and Influence of Frederick Denison Maurice (the founder of Christian
      Socialism); a few months later he was fined £5 for knocking off a
      policeman's helmet on Guy Fawkes Night.
      After Oxford, Grigg became associate editor of the National Review,
      journal of Conservative thought and opinion which his father had
      bought. Lord Altrincham was nominally editor, but as he grew frail,
      took on most of the administrative and editorial duties.
      The journal's name was changed in 1950 to the National and English
      and when his father retired in 1954, Grigg became editor. By then, he
      already stood unsuccessfully as the Conservative candidate for Oldham
      Lancashire, in 1951; he did so again, without success, in 1955.
      His succession to the Altrincham peerage on his father's death in
      1955 seemed to end his hopes of entering the Commons, as at the time
      was no mechanism for renouncing a peerage. Nevertheless, by refusing
      apply for a writ of summons, he abjured his right to take his seat in
      Meanwhile, his father's death gave him a freer hand as editor of the
      and he began to turn the magazine into an organ of a more radical
      brand of
      Conservatism. In 1956, he launched a scathing attack on the
      government over its handling of the Suez crisis, accusing it of doing
      immense damage to the country and calling for an immediate withdrawal
      British troops from Port Said.
      Later the same year, he predicted that if the House of Lords was not
      reformed, it would have to be abolished. He suggested that hereditary
      should have no automatic right to sit in the Lords but that a few
      should be
      chosen to sit either by election among their fellow peers or through
      The following year, in an article in Crossbow, a new Tory ginger group
      magazine which he helped to found, he urged other hereditary peers to
      his lead and boycott the House of Lords: "a little more voluntary
      absenteeism, and attendance would sink to a point at which the House
      be unable to function".
      In 1957, he launched into the Church of England with a call for the
      introduction of women priests, arguing that "those who say that women
      unfit to be priests belong in spirit to the vanishing world of tribal
      superstition and taboo".
      In 1958 he published Two Anglican Essays, a book in which he called
      for a
      radical change in the form and spirit of Anglicanism, including the
      of doctrinal tests, the substitution of dialogues for sermons, the
      appointment of bishops on a septennial basis as well as the ordination
      women. Among other things he likened Confirmation to a "kind of
      sheep dip - a brief interlude of priggishness and religiosity in a
      of indifference".
      During the furore that followed, Grigg protested that he would "die
      for the
      Christian faith" and said that it was only because he cared about it
      passionately that he had written the book.
      By 1960, the National and English Review was in financial difficulties
      it ceased publication in June that year. An unsigned account of his
      editorship, probably written by Grigg himself in the magazine's final
      edition, spoke of a man who had "suffered even more than his
      from the tension between a radical temperament and the conventional
      of Toryism".
      Grigg went on to become a regular columnist for the Guardian, and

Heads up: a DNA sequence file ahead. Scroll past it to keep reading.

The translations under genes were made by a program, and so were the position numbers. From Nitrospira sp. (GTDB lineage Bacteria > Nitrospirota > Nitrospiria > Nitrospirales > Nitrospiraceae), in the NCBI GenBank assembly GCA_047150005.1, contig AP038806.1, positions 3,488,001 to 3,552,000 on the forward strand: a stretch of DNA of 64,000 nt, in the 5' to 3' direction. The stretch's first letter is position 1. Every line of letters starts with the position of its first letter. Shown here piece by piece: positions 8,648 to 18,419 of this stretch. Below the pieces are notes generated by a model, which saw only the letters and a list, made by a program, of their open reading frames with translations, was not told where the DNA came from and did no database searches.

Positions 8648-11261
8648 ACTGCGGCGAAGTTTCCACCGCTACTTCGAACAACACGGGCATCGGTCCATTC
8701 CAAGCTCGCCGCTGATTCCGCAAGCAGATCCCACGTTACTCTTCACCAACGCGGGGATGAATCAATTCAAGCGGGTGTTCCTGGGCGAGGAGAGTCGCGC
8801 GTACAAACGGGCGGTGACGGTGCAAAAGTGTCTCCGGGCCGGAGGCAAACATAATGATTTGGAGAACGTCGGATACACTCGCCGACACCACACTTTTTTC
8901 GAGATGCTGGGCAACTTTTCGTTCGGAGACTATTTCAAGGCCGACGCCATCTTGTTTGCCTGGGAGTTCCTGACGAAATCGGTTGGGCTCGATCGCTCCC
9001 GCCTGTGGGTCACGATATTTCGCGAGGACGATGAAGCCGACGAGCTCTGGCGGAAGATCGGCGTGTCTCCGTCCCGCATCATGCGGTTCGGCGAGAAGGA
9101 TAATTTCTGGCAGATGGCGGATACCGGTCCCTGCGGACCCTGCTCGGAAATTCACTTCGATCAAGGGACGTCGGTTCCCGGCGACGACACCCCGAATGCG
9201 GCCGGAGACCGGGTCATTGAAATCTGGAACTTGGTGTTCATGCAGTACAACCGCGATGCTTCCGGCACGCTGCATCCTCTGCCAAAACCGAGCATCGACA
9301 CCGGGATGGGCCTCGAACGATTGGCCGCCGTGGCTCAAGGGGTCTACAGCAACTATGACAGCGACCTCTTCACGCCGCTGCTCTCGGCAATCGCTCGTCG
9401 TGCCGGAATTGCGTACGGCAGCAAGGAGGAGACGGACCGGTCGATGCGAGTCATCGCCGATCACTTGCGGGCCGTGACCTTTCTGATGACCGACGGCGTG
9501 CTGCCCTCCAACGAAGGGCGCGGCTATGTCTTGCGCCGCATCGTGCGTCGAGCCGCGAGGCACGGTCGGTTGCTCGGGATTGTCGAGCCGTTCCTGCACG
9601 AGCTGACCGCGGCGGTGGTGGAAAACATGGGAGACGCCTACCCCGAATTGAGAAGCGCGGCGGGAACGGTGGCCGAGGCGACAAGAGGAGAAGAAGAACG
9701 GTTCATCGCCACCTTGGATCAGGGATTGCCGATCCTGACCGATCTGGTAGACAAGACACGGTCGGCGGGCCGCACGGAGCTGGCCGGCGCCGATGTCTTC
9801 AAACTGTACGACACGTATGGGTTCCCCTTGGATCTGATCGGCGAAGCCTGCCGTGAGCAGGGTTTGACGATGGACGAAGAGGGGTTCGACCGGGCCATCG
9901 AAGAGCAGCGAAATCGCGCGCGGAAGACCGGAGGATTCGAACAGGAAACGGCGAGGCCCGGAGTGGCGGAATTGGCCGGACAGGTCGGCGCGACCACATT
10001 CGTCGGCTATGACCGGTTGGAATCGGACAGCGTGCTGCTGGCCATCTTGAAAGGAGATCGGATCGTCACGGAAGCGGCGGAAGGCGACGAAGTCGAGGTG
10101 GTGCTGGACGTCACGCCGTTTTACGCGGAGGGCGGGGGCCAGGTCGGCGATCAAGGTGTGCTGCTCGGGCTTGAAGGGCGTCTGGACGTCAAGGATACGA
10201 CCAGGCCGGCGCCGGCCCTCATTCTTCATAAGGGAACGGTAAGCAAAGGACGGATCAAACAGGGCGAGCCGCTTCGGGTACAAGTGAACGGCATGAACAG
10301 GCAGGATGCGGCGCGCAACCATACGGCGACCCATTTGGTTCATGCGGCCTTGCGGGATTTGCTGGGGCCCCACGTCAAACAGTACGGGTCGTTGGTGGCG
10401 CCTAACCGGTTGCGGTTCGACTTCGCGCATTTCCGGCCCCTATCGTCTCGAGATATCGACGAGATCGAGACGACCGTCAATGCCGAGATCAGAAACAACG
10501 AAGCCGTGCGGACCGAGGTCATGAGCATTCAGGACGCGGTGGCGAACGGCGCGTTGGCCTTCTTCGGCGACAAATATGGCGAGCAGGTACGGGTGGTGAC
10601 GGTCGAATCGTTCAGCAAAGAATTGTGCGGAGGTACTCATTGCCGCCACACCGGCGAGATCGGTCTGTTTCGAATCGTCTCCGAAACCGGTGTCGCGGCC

wrote for the Times and The Spectator.
      He continued to ruffle Tory feathers: in 1960, he accepted an
      invitation to
      become chairman of the London Boycott Committee, campaigning for a
      on goods imported from South Africa. In 1962, in an article apparently
      designed to be helpful to the Conservatives, he described Harold
      as "a consummate actor" who had "exploited the blind loyalty and petty
      ambition of men whom he must secretly despise".
      When in 1963, following a campaign by Viscount Stansgate (then, and
      subsequently, Anthony Wedgwood Benn), Parliament passed the Peerage
      enabling peers to disclaim titles, Grigg became the second peer to
      advantage of the new law.
      But he never achieved his ambition of entering the House of Commons.
      slaughtered whole herds of Tory sacred cows over the previous decade,
      found constituency associations less than enthusiastic to endorse his
      candidature. In 1975, his name was removed from the Party's central
      candidates' list and it caused no surprise when, in 1982, he announced
      was joining the new SDP.
      He followed his first two volumes of his biography of Lloyd George
      1943, the Victory that Never Was (1980), a polemical work in which he
      that the Mediterranean strategy adopted by the Allies in 1943 had been
      tactical mistake and that they should have concentrated instead on
      north-west Europe.
      In Nancy Astor: Portrait of a Pioneer (1980), Grigg painted a vivid,
      sympathetic picture of the brilliant but unpredictable, and frequently
      impossible, woman who became Britain's first female MP.
      During the 1980s, Grigg became a regular columnist on the Times and
      on the paper's obituaries page. He was acting obituaries editor in
      during the public outcry over the obituary of the ballet dancer and
      choreographer Sir Robert Helpmann, in which Helpmann was described as
      been a "proselytising homosexual".
      The Times commissioned Grigg to write the sixth volume of the paper's
      official history, The Thomson Years, 1966-1981 (1993). The book was a
      record of the period, documenting both lapses in editorial judgment
      and the
      strategic errors that had led the paper to close for a year in 1979.
      John Grigg was chairman of the London Library from 1985 to 1991, then
      president from 1996. He was a Fellow of the Royal Society of
      He married, in 1958, Patricia ("Patsy") Campbell; they had two adopted